Equality & Access

The new Disability Equality Duty (DED) is a big step forward for disabled people towards fairer treatment and eliminating discrimination. As noted in the section on Deafness, deafness is a registered disability and this new Disability Equality Duty (DED) became effective on December, 2006. The DED is a new duty which requires public sector bodies to actively promote disability equality in the way that those bodies are run and accessed. The Act imposes a general duty on all public authorities such as government departments, local authorities, healthcare, schools, police and fire authorities. This duty must be proactive and not one of retrospectively resolving problems after they have arisen.

The general duty requires these bodies to promote equality of opportunity between disabled people and other people, to eliminate discrimination, and all forms of harassments related to disability. Importantly it requires those bodies to promote positive attitudes towards disabled people, to encourage participation by disabled people in public life and, to take steps to meet disabled people’s needs even if this means treating them more favourably than non-disabled people. Public authorities to not have to treat everyone the same and may, if they wish to, treat disabled people more favourably if this is how they intend to give due regard to people’s disabilities.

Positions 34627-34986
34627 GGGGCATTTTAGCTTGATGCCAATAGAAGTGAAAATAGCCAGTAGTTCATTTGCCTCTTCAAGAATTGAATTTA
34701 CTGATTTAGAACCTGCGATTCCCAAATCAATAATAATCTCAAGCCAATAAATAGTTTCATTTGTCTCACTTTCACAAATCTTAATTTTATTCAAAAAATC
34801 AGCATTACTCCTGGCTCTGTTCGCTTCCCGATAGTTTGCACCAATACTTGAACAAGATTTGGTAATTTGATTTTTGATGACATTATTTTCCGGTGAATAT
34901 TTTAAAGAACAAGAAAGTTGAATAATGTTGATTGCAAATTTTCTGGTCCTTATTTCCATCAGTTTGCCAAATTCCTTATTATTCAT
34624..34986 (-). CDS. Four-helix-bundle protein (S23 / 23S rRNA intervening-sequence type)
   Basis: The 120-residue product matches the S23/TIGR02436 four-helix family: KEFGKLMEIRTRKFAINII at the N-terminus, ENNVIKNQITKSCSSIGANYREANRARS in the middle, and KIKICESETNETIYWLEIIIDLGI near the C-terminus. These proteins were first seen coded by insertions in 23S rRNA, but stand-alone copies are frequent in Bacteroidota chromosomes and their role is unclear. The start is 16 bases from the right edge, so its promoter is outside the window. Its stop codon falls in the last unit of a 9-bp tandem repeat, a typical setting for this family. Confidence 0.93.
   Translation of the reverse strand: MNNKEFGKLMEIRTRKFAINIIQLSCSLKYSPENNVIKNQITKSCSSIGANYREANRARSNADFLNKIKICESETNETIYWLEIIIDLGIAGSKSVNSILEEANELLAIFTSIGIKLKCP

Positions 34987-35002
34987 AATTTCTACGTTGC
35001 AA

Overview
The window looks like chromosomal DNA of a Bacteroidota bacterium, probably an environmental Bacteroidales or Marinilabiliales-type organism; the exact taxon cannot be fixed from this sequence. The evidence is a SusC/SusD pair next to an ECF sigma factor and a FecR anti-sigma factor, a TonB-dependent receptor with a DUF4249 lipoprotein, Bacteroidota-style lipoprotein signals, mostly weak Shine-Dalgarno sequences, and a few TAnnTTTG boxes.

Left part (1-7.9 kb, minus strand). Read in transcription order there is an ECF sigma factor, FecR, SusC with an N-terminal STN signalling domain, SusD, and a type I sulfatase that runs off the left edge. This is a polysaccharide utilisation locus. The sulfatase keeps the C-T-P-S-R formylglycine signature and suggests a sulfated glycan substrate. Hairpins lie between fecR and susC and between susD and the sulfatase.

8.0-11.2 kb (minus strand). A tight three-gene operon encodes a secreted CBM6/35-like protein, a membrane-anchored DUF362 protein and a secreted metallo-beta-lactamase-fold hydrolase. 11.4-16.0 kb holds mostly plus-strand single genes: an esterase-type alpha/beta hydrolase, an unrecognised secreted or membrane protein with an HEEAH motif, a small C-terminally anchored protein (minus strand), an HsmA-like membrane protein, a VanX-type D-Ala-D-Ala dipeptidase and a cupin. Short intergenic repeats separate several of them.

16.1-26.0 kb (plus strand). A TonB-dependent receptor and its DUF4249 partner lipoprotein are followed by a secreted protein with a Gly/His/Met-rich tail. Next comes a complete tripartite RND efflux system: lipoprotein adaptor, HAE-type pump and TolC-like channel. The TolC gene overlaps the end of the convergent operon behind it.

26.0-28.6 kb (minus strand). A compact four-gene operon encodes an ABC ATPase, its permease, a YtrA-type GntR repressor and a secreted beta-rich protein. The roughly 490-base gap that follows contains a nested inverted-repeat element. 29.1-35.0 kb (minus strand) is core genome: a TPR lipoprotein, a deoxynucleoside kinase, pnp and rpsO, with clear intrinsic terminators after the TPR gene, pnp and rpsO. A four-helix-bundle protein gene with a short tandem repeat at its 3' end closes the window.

There is also a specific duty on public authorities in that they are required to review their policies to monitor progress and gather evidence to demonstrate both to the public and themselves that they are fulfilling their obligations.

Public bodies are required to create a Disability Equality Scheme (DES) which has to set out how that body will fulfil its obligations under the Act. You can help become involved in this by asking your local authority for details of their DES and asking how they respond to the following questions.

Do they provide minicom and/or fax numbers and/or emails when giving a telephone number for public contact?

Are all their public meeting and committee rooms equipped with inductive loops and do they work and have such arrangements being tested lately?

Do they have hearings loops situated all their reception desks and information points and have staff  at these locations received deaf awareness training?

Do they organise suitable support when a deaf person wishes to attend their meetings if that support needs to be lipspeakers or speech to text reporting?

The DRC has now been absorbed into the Equality and Human Rights Commission which can be accessed here

A new central souce of expertise, The Office for Disability Issues, has been formed and can be accessed here.